TS: I am a graduate of the Teaching Artist Certificate (TAC) Program at University of the Arts, directed by Pearl Schaeffer and Raye Cohen.  The program was immensely helpful in giving “backbone” to my teaching practice by providing specific skills and information I needed to be effective in the classroom.  When the principle at Penn Alexander (PAS) found out I was in the program, she referred me to the Home and School Association at PAS – because some parents, along with school administrators, had formed a unique art program supported by parents and the community.  I established a curriculum and began teaching weekly art classes at the school. In the TAC Program, I had learned about arts integration and the third grade teachers at PAS were willing to plan an art project that would incorporate their weekly math and literacy goals into the weekly art lesson. PAEP/PCA fully supported this and we were off!

PAEP: Tell me more about Penn Alexander…

TS: My three children went to Penn Alexander. I like teaching in my own neighborhood; I see my students everywhere.  I have also taught art at the local library branch, another PAEP program, in the Cobbs Creek neighborhood where my studio is.

PAEP: Can you describe the program you did at Penn Alexander?

TS:  I’ve been teaching the language of visual arts weekly at Penn Alexander for three years.  I teach 2nd, 3rd & 4th grades, so this year the same students I started with in 2nd grade I now have in 4th grade. They’ve gotten the benefit of a progressive 3-year art curriculum, and I’ve had the pleasure of seeing them develop as young artists.  I tell my students:  Art has its own language that you use to draw a picture or paint a painting. It has an alphabet: LINE, SHAPE, COLOR, VALUE, TEXTURE, and SPACE.When you make art, you use these concepts in many different ways to express your ideas or feelings, or tell a story.  I made up a poem to help them remember the elements:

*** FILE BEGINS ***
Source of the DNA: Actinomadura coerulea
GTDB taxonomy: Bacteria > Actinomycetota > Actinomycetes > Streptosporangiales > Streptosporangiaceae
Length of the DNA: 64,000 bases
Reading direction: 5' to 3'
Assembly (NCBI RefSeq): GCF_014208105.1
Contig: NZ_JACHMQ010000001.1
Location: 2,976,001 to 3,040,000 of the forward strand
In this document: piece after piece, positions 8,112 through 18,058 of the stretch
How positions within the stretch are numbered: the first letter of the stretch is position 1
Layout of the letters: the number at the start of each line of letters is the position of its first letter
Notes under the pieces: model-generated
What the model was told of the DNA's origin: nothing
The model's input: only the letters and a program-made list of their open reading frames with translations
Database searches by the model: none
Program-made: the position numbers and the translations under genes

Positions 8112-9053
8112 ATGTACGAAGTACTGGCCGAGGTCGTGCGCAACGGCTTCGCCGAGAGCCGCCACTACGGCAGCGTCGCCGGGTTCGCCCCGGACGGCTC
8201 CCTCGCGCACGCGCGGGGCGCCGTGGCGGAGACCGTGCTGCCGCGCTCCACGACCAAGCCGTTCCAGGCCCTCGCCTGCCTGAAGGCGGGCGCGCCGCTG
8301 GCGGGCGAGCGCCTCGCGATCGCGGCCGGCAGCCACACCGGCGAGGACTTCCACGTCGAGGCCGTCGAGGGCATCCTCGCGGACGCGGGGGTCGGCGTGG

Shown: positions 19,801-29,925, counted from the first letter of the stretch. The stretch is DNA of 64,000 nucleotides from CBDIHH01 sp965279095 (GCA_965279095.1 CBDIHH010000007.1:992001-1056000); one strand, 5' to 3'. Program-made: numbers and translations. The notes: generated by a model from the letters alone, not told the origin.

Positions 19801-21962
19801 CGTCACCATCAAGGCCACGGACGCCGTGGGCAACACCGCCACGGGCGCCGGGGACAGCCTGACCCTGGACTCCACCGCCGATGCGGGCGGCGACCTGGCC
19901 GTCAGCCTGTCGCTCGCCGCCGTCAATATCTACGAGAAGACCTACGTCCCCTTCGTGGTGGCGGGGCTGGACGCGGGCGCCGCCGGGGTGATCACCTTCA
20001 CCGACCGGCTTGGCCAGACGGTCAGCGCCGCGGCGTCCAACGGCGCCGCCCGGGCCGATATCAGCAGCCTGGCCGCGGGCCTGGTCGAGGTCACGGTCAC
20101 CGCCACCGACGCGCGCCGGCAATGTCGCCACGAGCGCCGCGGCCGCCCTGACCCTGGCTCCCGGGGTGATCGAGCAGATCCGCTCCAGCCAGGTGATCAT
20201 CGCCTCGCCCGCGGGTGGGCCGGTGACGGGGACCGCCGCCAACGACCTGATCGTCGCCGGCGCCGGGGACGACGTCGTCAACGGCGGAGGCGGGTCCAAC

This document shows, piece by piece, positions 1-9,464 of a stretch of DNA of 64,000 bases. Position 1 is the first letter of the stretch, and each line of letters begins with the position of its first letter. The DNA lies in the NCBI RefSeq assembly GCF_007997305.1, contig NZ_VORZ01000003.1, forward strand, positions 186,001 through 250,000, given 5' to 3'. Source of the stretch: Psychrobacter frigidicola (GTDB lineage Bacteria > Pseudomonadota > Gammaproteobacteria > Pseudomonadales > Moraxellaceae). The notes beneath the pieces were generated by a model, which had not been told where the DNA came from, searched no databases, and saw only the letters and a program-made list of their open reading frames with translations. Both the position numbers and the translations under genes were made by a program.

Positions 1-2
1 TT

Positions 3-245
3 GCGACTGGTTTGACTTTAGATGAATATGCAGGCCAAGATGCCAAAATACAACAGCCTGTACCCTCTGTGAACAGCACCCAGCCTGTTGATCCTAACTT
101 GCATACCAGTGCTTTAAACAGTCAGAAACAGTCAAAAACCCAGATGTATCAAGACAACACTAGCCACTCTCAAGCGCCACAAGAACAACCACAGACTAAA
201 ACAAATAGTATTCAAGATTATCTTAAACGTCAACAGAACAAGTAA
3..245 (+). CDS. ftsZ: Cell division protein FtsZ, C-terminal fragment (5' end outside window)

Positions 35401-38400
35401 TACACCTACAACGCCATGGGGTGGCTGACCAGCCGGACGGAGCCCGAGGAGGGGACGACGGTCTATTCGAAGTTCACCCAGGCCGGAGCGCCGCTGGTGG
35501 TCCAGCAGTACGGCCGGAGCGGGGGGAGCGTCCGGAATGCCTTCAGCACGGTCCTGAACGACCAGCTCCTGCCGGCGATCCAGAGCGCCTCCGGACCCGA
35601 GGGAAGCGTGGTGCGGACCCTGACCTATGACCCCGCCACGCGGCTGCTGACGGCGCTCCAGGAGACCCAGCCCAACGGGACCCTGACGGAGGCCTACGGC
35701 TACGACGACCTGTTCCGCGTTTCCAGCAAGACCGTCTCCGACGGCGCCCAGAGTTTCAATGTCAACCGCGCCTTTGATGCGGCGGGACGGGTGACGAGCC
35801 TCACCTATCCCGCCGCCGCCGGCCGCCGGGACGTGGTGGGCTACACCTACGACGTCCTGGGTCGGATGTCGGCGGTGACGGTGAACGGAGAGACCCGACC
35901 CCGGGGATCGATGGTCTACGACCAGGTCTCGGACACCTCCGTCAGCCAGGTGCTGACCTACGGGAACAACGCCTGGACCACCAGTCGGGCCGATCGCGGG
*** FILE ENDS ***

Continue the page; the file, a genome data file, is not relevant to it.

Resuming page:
Make a LINE curved or straight

Connect it to make a SHAPE

Give it COLOR

Light or dark, that’s VALUE

Give it TEXTURE, smooth as silk or rough like bark

Put it in a special place called SPACE

Now you know the elements of art!

PAEP: Have you done anything like this before? If so, how was this different?

TS: I’ve taught in schools, universities, community centers, homeless shelters, retirement communities, summer camps, non-profit art spaces, and in my own studio in the form of workshops, after-school programs and residencies that range from one day to a full year.  This situation is unique in that I work directly with the teachers in planning and implementing the program, and that it is my third year working with the same students.

PAEP: Your work is very math-based. Were you good at math as a kid?

TS: No, math was my weakest subject.  In fact, I had to be tutored in long division!  It has only been the past few years that I have become fascinated with geometric shapes.  I carry a ruler, compass, pencil and watercolors with me wherever I go and spend hours working out geometric patterns. I have always loosely utilized grids in my artwork; but now I carefully lay everything out with a straightedge and have become absorbed in finding shape combinations that reflect a sense of harmony.  Through teaching symmetry, I have fallen in love with its beauty.

Alongside her studio work and work with PAEP, Tremain lectures and leads community workshops through various venues, particularly in the Philadelphia area.  Check out her website for more information: